Additionally, buyers should keep an eye on factors such as interest rates and economic indicators, as these can also have an impact on the real estate market.

Buyers should take a comprehensive approach when considering the resale value and market trends of a new construction property. By doing so, they can make informed decisions and ensure that their investment holds its value over time.

Homeowners Association

When buying a new construction, it is important to consider the homeowners association (HOA) that governs the community.

An HOA is responsible for managing the community or building and can have a significant impact on the homeowner’s experience. Here are some red flags to watch out for when evaluating an HOA.

How Do You Know Your Home Needs a Makeover project? You can find out in Home Makeover Guide.

HOA Fees

One of the most important things to consider when evaluating an HOA is the fees that homeowners are required to pay. HOA fees can vary widely depending on the community and the amenities offered.

It is important to carefully review the fee structure and understand what is included in the fees. Homebuyers should also consider whether the fees are reasonable and whether they are likely to increase in the future.

HOA Rules

Another important consideration when evaluating an HOA is the rules and regulations that govern the community.

Review the HOA’s governing documents, including the covenants, conditions, and restrictions (CC&Rs), to understand what is expected of them as homeowners. It is important to consider whether the rules are reasonable and whether they are likely to be enforced fairly.

Meeting Minutes and Financial Health

Consider the financial health of the HOA as a red flag. Its ability to manage the community effectively or not. Homebuyers should review the HOA’s meeting minutes and financial statements to understand how the HOA is managed and whether there are any red flags.

It is important to consider whether the HOA has adequate reserves and whether it is likely to be able to maintain the community effectively over the long term.

When evaluating an HOA, homebuyers should carefully review the fee structure, rules and regulations, and financial health of the HOA. By doing so, homebuyers can avoid potential red flags and ensure that they are making a sound investment in their new home.

Frequently Asked Questions

Red flags in the basement when buying a new construction home direct from home builder

An open book with a door in it, signaling potential red flags as plan changes when buying a new construction.
An open book with a door in it, signaling potential red flags as plan changes when buying a new construction.

Carefully inspecting the foundation walls and floor, layout, electrical, plumbing and HVAC systems can help spot any red flags. Enlisting a professional home inspector can provide an experienced eye as well.

Here are some potential red flags to look out for when inspecting the basement of a new construction home you may buy:

  • Signs of water intrusion or dampness – Look for any signs of water leaks, efflorescence (white powdery minerals) on the walls or floor, musty smells etc. This could indicate drainage issues outside that are allowing water into the basement.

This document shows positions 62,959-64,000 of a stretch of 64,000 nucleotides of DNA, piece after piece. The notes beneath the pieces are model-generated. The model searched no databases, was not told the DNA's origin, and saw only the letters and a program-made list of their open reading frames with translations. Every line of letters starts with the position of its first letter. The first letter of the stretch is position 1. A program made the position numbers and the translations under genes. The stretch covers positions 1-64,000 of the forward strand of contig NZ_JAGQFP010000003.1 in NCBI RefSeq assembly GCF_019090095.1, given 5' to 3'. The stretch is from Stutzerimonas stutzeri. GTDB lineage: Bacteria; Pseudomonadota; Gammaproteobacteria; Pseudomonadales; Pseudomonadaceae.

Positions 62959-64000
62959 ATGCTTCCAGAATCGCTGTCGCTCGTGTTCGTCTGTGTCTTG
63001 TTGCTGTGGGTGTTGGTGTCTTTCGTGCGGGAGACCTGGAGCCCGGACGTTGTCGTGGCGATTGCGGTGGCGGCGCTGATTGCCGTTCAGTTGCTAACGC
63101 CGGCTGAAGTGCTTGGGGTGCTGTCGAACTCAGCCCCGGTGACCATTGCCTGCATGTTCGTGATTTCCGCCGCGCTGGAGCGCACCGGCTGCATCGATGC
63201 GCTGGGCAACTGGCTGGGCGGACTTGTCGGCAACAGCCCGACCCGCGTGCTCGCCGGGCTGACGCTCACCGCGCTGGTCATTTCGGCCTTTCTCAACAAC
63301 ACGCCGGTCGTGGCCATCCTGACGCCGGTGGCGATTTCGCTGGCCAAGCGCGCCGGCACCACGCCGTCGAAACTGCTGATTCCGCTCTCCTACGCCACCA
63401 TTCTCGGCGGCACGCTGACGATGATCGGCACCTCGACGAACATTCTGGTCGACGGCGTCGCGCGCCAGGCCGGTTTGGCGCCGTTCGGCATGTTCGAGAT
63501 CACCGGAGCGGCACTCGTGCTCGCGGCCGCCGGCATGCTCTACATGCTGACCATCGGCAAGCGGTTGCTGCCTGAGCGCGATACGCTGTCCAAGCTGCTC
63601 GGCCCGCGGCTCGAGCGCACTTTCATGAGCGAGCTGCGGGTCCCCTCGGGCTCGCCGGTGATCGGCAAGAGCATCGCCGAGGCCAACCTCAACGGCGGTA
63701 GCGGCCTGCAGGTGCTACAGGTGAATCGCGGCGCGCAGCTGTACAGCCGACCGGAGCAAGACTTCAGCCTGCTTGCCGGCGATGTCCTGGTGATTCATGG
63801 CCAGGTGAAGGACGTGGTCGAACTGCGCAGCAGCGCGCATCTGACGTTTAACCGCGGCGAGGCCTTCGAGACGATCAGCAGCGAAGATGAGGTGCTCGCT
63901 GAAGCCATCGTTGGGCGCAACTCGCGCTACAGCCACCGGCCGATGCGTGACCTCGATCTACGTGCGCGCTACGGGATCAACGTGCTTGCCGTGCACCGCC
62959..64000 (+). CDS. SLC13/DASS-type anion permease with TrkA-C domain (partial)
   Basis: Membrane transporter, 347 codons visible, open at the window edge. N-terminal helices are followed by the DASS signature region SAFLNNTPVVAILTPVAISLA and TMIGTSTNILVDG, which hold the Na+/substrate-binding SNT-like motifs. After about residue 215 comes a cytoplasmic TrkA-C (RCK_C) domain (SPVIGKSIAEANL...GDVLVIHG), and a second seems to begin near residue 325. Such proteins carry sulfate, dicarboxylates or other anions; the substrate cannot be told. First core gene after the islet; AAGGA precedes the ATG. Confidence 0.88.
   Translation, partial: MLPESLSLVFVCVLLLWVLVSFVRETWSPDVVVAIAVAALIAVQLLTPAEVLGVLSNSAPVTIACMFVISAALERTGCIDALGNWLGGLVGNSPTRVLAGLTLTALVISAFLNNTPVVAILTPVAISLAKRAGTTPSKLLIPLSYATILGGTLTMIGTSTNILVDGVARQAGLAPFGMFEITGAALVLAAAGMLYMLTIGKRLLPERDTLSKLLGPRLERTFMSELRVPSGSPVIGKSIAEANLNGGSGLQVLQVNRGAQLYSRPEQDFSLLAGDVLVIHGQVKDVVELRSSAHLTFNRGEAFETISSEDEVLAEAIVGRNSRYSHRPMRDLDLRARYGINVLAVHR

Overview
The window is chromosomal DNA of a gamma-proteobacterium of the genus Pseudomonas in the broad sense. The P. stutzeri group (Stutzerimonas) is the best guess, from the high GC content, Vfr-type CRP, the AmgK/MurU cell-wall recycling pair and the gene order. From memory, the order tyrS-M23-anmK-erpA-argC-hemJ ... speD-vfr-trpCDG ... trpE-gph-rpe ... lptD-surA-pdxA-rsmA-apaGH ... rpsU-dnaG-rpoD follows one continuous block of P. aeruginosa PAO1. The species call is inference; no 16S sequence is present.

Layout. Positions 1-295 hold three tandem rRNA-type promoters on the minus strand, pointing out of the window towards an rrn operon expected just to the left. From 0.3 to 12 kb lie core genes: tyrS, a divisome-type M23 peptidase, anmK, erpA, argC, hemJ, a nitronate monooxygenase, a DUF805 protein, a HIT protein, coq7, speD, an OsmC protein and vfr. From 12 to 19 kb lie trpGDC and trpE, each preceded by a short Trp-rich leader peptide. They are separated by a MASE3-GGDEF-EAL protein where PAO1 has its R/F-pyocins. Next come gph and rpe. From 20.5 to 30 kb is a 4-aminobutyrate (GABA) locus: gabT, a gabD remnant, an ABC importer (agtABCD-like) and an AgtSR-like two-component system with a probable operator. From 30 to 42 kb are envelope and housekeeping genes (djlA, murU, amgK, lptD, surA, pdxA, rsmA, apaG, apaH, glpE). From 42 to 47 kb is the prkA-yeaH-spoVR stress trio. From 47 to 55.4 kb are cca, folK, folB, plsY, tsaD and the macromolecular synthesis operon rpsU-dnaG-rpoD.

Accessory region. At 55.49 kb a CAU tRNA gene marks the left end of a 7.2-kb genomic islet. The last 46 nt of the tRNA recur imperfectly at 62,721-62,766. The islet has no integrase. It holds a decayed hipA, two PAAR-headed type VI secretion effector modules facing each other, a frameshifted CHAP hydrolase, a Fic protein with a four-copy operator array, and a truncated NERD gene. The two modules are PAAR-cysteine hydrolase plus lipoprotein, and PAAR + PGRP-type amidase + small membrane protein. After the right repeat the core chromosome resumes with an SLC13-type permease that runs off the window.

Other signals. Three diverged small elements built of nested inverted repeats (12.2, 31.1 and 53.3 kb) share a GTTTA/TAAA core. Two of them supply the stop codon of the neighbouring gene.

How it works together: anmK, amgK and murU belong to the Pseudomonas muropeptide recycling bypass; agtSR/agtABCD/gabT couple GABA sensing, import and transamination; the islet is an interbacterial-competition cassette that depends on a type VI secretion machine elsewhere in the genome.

• Cracks in walls or floor – Some small cracks may be normal as concrete cures, but large, uneven cracks may indicate a foundation problem.
  • Sloping floors – If the basement floor slopes significantly towards a corner or downward toward one wall, it could suggest settling issues.
  • Insufficient access or room – If the basement layout makes accessing certain areas difficult or leaves very little usable space, it may limit how useful the basement can be for storage, an extra room etc.
  • Exposed insulation or ductwork – Finished basements should have insulation and ducts covered properly to prevent moisture damage or mold growth on the materials.
  • Poor ventilation – Without adequate exhaust fans or openings, moisture can accumulate and lead to mold growth. There should be ventilation accounted for.
  • Bad smells – In addition to musty smells, rotten egg odors could suggest problems with the sewer line.
  • Signs of pests – Look for any openings in walls or gaps around utilities allowing pests to enter. Also check for signs of termites or carpenter ants.

What are red flags according to building codes?

There are a number of visible red flags that would violate common building codes:

Electrical:

  • Exposed wires without conduit
  • Outlets without faceplates exposing electrical connections
  • Light switches loose or pulling away from wall

Plumbing:

  • Leaks from pipes or fittings
  • Improper venting such as uncapped drain lines
  • Absence of shut-off valves under sinks and toilets

Framing:

  • Major visible wall bowing or sagging
  • Large gaps between structural members
  • Cracks wider than 1/4 inch in foundation

Stairs:

  • Improper dimensions like tall risers or narrow steps
  • Railings spaced too far apart vertically or horizontally
  • Lack of gripable continuous handrails properly mounted

Fire Separation: